On 27 January 2016, Surrey Police announced that Bellfield had admitted to the abduction, rape and murder of Dowler. This was after another arrest in the Dowler had been made and Bellfield was interviewed about whether he had had an accomplice. After Bellfield's confession, the police released the individual they had arrested without charge. On 12 February 2016, Bellfield changed his story, denying that he had confessed to Dowler's murder.
Reactions to court proceedings
After Bellfield's sentencing, the Dowler family strongly criticised their treatment during the trial. Dowler's sister Gemma described the day that her parents were cross-examined by Bellfield's defence lawyer as "the worst day of my life".
Her mother told reporters outside the Old Bailey:
|“||For us, the trial has been a truly awful experience. We have had to hear Milly's name defamed in court; she has been portrayed as an unhappy, depressed young girl... the Milly we knew was a happy, vivacious, fun-loving girl. Our family life has been scrutinised and laid open for everyone to inspect. We've had to lose our right to privacy and sit through day after harrowing day of the trial in order to get a man convicted of this brutal murder. The lengths the system goes to protect his human rights seems so unfair compared to what we as a family have had to endure.||”|
Dowler's father, Bob, commented on Bellfield's refusal to give evidence in court, and to appear for sentencing. He added:
|“||My family's had to pay too high a price for this conviction. The trial has been a truly mentally-scarring experience on an unimaginable scale; you had to have been there to truly understand. During our questioning, my wife and I both felt as if we were on trial; we despair of a justice system that is so loaded in favour of the perpetrator of the crime.||”|
Chief Constable Mark Rowley, who oversaw the investigation, joined the Director of Public Prosecutions in calling for changes and for greater protection of victims and witnesses during court cases. Rowley said it was a "most bizarre and distressing coincidence" that the Dowler family had their privacy "destroyed", at a time when footballers and celebrities were being granted super-injunctions to protect details of their personal lives.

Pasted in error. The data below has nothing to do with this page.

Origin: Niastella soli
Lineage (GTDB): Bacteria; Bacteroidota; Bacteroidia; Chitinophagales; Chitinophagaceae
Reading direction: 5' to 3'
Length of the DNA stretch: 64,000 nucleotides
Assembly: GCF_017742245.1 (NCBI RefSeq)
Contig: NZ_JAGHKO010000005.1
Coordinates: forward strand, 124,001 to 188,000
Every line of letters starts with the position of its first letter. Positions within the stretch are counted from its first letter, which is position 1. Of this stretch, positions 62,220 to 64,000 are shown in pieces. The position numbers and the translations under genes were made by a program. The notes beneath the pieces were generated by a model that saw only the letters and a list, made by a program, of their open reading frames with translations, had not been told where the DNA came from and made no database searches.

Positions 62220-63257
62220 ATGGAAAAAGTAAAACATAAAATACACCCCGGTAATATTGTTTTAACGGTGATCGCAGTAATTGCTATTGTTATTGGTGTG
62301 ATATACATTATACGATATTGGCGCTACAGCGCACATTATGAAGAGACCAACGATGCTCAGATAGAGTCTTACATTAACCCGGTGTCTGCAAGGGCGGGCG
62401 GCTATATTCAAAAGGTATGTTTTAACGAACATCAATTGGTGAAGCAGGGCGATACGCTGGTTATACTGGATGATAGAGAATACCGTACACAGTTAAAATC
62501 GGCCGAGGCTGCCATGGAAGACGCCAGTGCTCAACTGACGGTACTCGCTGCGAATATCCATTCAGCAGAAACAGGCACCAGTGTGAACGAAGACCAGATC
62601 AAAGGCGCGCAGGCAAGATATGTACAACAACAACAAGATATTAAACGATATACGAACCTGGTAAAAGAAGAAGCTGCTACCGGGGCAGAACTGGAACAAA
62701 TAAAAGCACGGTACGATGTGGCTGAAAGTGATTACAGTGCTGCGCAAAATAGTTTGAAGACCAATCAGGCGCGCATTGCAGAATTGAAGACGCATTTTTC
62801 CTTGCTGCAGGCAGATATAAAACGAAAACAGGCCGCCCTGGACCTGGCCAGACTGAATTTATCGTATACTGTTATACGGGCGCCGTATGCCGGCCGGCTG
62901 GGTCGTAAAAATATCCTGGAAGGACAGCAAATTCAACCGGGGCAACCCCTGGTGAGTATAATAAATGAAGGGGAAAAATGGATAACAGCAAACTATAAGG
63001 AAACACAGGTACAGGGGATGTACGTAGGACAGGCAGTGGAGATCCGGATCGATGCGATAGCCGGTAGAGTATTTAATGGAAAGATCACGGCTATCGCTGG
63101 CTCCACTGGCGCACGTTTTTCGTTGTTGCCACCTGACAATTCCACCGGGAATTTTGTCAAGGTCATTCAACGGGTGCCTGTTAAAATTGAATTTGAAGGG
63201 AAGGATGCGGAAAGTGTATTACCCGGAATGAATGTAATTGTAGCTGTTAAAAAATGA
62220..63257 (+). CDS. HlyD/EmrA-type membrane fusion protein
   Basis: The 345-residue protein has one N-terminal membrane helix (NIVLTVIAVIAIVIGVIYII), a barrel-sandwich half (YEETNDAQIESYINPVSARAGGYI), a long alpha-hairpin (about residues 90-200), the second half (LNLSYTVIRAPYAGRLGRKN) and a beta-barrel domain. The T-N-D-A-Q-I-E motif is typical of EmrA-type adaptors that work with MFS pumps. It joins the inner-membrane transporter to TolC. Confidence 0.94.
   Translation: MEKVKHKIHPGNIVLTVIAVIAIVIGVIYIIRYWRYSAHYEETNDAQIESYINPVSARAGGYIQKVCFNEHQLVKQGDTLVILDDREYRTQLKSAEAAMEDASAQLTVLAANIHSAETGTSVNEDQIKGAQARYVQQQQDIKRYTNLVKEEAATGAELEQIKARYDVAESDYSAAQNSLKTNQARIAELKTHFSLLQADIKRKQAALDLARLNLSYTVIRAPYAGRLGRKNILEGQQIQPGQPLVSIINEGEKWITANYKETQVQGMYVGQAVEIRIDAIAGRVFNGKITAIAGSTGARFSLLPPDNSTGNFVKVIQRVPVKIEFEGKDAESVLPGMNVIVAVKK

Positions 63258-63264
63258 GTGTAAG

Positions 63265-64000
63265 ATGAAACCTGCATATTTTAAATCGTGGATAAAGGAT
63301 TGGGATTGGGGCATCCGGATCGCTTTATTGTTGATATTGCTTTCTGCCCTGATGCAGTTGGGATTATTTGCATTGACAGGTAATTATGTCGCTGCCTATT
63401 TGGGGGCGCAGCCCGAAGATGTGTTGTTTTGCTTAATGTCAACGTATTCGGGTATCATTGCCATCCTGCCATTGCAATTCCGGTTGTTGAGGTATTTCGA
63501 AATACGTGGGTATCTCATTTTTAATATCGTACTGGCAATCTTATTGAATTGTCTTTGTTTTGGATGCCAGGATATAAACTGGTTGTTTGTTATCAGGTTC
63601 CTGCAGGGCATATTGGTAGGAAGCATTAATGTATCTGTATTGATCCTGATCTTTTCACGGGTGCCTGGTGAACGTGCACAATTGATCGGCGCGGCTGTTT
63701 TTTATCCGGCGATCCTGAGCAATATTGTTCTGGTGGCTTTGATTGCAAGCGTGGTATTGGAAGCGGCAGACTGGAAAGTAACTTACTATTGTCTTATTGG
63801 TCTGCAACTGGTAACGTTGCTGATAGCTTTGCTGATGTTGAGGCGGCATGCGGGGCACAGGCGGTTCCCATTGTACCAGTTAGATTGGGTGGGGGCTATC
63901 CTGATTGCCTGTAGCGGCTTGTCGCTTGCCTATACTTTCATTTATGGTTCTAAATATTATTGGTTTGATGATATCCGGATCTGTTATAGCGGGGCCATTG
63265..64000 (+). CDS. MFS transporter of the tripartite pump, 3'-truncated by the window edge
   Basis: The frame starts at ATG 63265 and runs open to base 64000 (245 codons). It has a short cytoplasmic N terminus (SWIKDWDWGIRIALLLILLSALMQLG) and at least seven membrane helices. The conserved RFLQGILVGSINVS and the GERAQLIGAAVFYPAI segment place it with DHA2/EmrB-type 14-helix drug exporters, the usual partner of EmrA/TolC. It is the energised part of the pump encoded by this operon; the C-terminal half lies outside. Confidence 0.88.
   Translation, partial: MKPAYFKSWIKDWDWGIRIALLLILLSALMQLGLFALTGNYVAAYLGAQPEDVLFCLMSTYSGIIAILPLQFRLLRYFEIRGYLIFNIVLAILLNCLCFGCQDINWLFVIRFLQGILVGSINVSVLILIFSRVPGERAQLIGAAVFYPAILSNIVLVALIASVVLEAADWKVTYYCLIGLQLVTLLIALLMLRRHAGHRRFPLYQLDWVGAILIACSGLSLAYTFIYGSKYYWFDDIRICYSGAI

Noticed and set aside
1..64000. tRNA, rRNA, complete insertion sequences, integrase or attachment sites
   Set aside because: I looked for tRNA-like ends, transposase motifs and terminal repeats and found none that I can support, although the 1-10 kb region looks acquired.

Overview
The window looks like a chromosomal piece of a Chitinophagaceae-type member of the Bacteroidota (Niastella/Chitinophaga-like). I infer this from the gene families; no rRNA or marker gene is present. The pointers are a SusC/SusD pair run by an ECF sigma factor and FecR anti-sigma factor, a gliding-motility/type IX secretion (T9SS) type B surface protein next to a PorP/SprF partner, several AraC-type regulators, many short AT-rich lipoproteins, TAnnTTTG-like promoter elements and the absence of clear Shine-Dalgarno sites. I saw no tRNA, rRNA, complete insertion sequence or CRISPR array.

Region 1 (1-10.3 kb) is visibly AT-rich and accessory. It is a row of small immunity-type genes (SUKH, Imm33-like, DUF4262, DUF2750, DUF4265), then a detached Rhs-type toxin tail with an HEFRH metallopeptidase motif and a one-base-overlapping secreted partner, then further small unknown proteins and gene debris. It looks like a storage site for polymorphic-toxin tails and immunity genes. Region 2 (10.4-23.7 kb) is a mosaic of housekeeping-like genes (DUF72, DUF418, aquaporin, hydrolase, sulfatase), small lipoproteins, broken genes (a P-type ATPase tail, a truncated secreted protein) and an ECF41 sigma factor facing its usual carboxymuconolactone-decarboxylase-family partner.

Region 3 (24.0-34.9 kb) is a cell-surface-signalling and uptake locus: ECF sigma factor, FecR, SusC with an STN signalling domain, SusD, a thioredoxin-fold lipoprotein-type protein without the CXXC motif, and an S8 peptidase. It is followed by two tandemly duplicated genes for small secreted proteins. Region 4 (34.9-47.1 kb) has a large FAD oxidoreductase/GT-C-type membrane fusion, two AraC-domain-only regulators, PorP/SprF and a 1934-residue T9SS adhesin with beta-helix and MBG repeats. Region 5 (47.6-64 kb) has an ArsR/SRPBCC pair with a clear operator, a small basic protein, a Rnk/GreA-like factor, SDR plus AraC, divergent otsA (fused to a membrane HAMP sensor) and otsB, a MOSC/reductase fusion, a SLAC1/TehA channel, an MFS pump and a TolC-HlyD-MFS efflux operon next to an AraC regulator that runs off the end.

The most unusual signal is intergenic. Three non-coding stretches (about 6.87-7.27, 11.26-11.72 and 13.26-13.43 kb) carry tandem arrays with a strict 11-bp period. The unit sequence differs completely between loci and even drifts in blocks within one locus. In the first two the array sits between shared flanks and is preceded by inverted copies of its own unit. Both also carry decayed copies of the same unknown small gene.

Justice Secretary Kenneth Clarke rejected calls for a review of criminal cases, saying "it is just an unfortunate anomaly in the application of a fair and balanced judicial system". Clarke said that, while Bellfield had been convicted of previous murders, he had to be presumed innocent in the Dowler case and found guilty by a jury in a full court process, and not presumed guilty. To avoid prejudicing the trial, the court did not allow evidence to be introduced of Bellfield's "obsession" with schoolgirls, and his attempts to procure sex from them.
Voicemail tampering investigation
The Guardian reported on 4 July 2011 that Scotland Yard had discovered Dowler's voicemail had been accessed by journalists working for the News of the World and the newspaper's private investigator Glenn Mulcaire. The Guardian also reported that, during the police investigation into that newspaper's phone hacking activities, detectives discovered that journalists had deleted some messages—potential evidence—in Dowler's voicemail box because it was full, in order to free up space for new messages, to which they could listen. The deletions after Dowler was missing led family and friends to think that Milly was still alive. It was later reported that Dowler's phone automatically deleted messages 72 hours after they were listened to.
Dowler's parents announced via their solicitor that they would pursue a claim for damages against the News of the World. In September 2011 it was reported that the Dowler family had been offered £2m in personal damages.
In January 2012, it was revealed that Surrey Police and other police forces knew soon after Dowler's death that News of the World staff had accessed her mobile phone messages, but did not take issue with this. Instead a senior Surrey officer invited newspaper staff to a meeting to discuss the case.
Dowler's parents, Sally and Bob Dowler, launched a charity called Milly's Fund on the day of her memorial service in October 2002. Its mission is "to promote public safety, and in particular the safety of the children and young people". The charity provides risk assessment advice to teenagers, youth workers, and educators. Its work includes the "Teach UR Mum 2 TXT" campaign, which encourages children and parents to stay in contact via text messaging, including a glossary for parents of commonly-used SMS abbreviations. The campaign was awarded "Best Use of Mobile for Accessibility" at the 2004 GSM Association Awards.
At the 2005 Hampton Court Palace Flower Show, a garden designed in memory of Dowler by Penny Smith won the Tudor Rose award, the show's highest honour. Its design was supported by the Surrey Police and Milly's Fund.